As a seminary student nearing graduation I’ve been asked hundreds of times in recent years, what do you want to do with your degree?
And usually right after I get asked that the follow up question is, where do you want to serve?
It’s a bit of a weird question, because it assumes we have a choice in the matter. Like we get to choose our own calling or something. That would be nice.
I typically answer it by listing all the places I could never live.
- Not the Midwest. Done that before. Too much humidity. My wife would hate the winters.
- Not LA. Too crowded. Too expensive. Too much sunshine (I sound like a true Oregonian there).
- Not Salem. Too small. I grew up there. Lots of bad memories. Great place to call home, not where I want to go back to though.
- Not Hawaii. Too expensive. Too isolated.
You might call me picky. I just call myself self-aware. I know where God would regret sending me because I could never be happy. I would imagine you’ve created a similar list in your mind.
Everyone has their list of where they simply will not move, even pastors.
But what happens when God calls you to where you don’t want to go? What happens when He is leading you to the one place you never wanted to live?
After living the previous 5.5 years in Portland, a place I thought God would leave me for a long, long time, I’m now in Salem, a place that I refused to go back to. It’s not that God doesn’t care if we’ve made a list about where we’ll never go, but He sees beyond it, to our hearts, knowing He’s trying to shape us to care less about the list. Tell God you don’t want to go to the desert and I imagine you will likely find yourself there within 5 years.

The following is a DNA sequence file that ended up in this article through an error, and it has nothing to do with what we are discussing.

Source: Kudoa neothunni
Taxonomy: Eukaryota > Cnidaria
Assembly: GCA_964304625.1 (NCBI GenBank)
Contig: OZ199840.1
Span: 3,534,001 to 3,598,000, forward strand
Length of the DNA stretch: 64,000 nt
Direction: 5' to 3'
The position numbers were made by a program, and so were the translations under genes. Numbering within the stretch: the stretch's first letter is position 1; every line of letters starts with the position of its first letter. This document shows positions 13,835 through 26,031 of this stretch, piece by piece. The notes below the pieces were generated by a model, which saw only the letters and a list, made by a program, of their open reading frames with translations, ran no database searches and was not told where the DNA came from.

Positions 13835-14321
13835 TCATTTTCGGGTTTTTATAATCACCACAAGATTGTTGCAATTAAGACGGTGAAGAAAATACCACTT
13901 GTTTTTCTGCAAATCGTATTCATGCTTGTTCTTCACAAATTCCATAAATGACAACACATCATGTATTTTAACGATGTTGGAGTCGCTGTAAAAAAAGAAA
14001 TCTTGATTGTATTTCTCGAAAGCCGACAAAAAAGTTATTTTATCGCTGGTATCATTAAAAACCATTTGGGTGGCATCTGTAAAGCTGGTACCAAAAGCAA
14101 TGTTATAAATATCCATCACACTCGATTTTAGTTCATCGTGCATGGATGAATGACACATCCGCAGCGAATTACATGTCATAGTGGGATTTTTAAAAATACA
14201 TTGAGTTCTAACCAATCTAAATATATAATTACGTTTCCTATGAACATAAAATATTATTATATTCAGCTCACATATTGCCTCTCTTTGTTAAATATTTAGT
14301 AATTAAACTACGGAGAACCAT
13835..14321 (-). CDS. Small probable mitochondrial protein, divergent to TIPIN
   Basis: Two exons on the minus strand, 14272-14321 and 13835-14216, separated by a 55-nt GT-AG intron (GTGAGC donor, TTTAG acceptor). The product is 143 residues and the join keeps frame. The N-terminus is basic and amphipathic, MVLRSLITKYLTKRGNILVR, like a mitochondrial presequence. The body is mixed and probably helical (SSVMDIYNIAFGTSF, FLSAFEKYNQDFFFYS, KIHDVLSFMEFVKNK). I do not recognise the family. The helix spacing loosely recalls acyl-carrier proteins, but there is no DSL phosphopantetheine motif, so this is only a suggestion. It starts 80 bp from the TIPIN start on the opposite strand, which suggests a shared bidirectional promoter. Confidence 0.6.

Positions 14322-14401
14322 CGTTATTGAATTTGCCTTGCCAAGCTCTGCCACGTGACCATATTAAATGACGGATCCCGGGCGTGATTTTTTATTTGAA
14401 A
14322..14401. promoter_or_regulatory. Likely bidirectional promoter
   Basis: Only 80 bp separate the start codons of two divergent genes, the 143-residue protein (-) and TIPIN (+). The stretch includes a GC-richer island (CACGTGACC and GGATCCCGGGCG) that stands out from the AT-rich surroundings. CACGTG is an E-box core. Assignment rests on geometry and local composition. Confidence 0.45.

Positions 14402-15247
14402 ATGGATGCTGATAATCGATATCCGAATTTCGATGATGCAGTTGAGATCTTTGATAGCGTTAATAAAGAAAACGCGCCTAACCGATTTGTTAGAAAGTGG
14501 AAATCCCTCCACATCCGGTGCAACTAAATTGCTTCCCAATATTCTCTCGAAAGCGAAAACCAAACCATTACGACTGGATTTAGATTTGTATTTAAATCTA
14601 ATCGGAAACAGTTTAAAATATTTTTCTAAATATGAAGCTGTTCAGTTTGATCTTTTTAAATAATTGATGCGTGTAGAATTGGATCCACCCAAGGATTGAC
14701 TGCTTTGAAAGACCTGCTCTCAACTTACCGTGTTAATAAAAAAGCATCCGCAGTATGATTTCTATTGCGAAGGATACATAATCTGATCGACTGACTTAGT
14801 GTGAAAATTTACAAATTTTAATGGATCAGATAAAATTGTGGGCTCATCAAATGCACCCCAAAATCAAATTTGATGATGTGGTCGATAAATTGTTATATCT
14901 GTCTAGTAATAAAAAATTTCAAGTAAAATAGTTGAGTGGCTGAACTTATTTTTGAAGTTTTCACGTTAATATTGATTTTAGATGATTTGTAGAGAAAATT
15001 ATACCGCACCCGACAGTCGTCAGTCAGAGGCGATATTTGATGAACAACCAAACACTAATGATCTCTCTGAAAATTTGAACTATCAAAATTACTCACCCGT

I talked with a pastor a few weeks back who mentioned several young guys he used to work with who were now serving in the one area they said they would never live.
It seems a common thread in my life is to declare the things I never want to do, and then I ultimately end up doing them.
None of us is much different than Jonah. God asked Jonah to go to one of those places he had in his list. And Jonah went the other direction. Like the complete opposite direction. Clearly his own way of telling God, “hey you forgot about my list of places I never want to go to.”
But we’re human and we’re each drawn to different people and places for different reasons. I don’t think God looks down on us for this. Instead, God slowly gets us to see beyond ourselves, to a life where serving Him is the ultimate calling, and the place matters little in that calling.
Go ahead and write your list. Declare to God and the world all the things you never want to do and don’t feel called to do.
Just know as you write the list, you serve a God who has seemingly impossible things He wants to accomplish through you. He knows you’re human. You have preferences, strengths, weaknesses.
Even still, God wants you to serve with open hands, seeking adventure, pouring yourself into the work He has set before you.
(Photo credit: Riana Van Staden)